1,000 miles in their shoes: Ogden family biking the Underground Railroad

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OGDEN, Utah (ABC4) – After being stuck inside for a whole year, many families are looking for creative ways to get out and enjoy some time together. An Ogden family is taking that to the extreme by biking more than 1,000 miles to learn more about U.S. history and raise money for a scholarship at Weber State University.

“It’s just amazing how much history really has been preserved that’s just not shared at all,” Kathleen Cadman told ABC4.

Cadman, her husband Eddie Baxter, their son Zion Baxter, and Cadman’s parents, Bob and Dorris, spent three weeks learning more about the history of slavery in the United States by biking up the Underground Railroad.

“When they talk about slavery in textbooks or in classes, like when our son had American history, they talk about it almost as if it were a natural disaster, like people were escaping slavery,” Cadman stated.

The family’s history trip started in Alabama at the historical site of the Mobile Slave Market and ended at Harriet Tubman’s grave in New York. Cadman explained the trip was 2,000 miles. However, the family rode their bicycles for about 1,000 miles. Cadman’s mother, Dorris, followed in the family’s van and transported them during certain stretches of the trip.

Cadman told ABC4 the family’s trip along the Underground Railroad helped to humanize the stories of slavery all while emphasizing “how recent and how deep that hurt really is.”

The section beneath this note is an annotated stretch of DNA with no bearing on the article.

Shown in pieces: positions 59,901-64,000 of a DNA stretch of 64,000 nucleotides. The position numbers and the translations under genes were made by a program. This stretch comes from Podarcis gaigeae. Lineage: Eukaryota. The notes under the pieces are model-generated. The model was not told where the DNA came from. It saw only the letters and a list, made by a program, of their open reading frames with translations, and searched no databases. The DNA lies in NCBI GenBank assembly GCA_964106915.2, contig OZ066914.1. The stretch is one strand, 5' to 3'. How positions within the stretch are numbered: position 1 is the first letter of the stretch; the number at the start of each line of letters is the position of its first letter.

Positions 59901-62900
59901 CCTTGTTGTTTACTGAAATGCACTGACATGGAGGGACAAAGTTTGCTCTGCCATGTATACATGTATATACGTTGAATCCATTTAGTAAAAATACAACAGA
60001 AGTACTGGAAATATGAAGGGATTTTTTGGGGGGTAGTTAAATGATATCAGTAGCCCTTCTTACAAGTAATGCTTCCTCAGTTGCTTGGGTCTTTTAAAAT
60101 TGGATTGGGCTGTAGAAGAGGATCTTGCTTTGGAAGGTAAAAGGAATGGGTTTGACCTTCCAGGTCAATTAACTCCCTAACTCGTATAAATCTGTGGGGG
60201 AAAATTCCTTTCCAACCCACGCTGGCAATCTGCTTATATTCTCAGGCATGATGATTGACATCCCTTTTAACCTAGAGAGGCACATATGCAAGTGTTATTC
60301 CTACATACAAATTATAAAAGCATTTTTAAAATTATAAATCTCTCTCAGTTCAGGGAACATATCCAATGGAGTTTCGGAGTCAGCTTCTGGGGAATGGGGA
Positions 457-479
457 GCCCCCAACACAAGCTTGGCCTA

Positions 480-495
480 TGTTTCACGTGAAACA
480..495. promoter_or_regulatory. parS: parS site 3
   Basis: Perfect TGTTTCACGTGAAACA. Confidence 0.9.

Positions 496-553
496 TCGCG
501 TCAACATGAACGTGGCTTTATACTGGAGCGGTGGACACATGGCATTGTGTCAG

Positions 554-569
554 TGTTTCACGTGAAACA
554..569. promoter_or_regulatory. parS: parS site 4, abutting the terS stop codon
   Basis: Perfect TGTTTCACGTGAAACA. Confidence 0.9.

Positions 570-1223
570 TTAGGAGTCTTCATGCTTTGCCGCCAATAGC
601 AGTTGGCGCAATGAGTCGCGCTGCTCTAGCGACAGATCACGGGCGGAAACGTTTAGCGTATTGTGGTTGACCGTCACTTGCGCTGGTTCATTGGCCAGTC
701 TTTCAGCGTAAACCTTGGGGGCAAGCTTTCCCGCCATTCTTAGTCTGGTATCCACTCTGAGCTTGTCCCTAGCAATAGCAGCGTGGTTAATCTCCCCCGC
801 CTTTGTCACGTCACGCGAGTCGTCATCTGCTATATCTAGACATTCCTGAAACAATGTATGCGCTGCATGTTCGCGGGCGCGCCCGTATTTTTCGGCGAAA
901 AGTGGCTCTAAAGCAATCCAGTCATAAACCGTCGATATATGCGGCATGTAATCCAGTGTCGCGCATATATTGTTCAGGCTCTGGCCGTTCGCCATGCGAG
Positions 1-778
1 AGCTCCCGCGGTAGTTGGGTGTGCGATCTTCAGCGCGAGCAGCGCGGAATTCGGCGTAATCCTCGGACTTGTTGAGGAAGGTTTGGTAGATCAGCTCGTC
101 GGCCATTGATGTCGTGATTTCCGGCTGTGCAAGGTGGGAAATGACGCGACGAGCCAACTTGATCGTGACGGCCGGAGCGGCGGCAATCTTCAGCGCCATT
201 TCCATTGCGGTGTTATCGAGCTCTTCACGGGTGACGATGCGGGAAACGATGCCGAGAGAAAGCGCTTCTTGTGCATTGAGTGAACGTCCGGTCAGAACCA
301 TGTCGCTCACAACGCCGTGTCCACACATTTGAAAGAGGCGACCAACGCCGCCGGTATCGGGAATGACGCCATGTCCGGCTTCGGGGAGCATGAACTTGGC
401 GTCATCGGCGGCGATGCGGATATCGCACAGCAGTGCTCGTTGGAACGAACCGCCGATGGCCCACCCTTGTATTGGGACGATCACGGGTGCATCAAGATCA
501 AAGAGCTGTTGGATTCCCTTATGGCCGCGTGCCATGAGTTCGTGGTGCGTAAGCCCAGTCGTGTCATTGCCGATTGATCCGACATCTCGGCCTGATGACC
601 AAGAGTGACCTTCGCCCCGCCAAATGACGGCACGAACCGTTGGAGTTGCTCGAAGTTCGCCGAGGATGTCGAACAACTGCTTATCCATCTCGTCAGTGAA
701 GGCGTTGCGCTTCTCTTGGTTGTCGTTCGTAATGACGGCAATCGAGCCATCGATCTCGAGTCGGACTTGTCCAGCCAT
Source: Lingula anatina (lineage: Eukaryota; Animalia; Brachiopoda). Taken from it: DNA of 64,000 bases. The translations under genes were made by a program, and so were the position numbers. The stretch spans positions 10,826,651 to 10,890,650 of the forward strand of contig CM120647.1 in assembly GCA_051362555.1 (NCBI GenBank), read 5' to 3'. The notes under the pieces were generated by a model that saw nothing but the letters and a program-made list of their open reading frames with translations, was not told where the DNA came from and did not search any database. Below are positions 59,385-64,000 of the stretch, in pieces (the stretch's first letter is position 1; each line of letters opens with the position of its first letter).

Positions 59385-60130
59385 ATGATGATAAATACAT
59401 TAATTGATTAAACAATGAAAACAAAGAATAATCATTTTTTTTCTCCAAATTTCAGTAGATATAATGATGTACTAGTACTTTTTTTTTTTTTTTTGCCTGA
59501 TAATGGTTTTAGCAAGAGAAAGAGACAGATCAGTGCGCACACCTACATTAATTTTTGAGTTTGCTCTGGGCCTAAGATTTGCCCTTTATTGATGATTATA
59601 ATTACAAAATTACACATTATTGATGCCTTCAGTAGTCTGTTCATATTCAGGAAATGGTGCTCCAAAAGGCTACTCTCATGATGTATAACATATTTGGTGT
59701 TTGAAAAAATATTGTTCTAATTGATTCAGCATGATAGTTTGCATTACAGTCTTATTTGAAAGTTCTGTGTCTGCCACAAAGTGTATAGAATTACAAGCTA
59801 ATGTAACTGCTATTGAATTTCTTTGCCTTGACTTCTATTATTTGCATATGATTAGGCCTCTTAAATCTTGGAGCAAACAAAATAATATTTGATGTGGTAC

From left to right: Eddie Baxter, Kathleen Cadman and Zion Baxter at the site of the Mobile, Alabama Slave Market. Photo courtesy: Kathleen Cadman

The Cadman-Baxter family shared their journey and what they’ve learned on social media on a daily basis. They did this to hlep others learn some of the unkown facts they were learning along the trail.

The family also used the trip to raise money for the Eddie L. Baxter Sankofa Scholars Award through Weber State University.

Baxter’s family history can be traced back to western Africa where the word “sankofa” comes from. The word basically means “to go back and get it.”

“That idea of going back to get it is specifically for single parents and those non-traditional students,” Cadman explained. “The people who didn’t just get to go straight through life all smooth, but the ones who are going back to college to reclaim. To go back and get it.”

Those who hear of the family’s trip and feel inspired to help others grow through education are asked to donate directly to the school. To donate to the Eddie L. Baxter Sankofa Scholars Award at Weber State University, click here.

Cadman teaches nursing and anti-racism courses at Weber State, Baxter is a therapist for a local school district, and their son is heading into high school. Cadman told ABC4 she hopes what they’ve learned along the Underground Railroad changes her family and helps them improve at work, in school, and in their daily interactions with others.

“When they talk about knowledge being a powerful thing, it changes the way you navigate the world and how you see the broader context of what you’re doing, and what life looks like,” she added.

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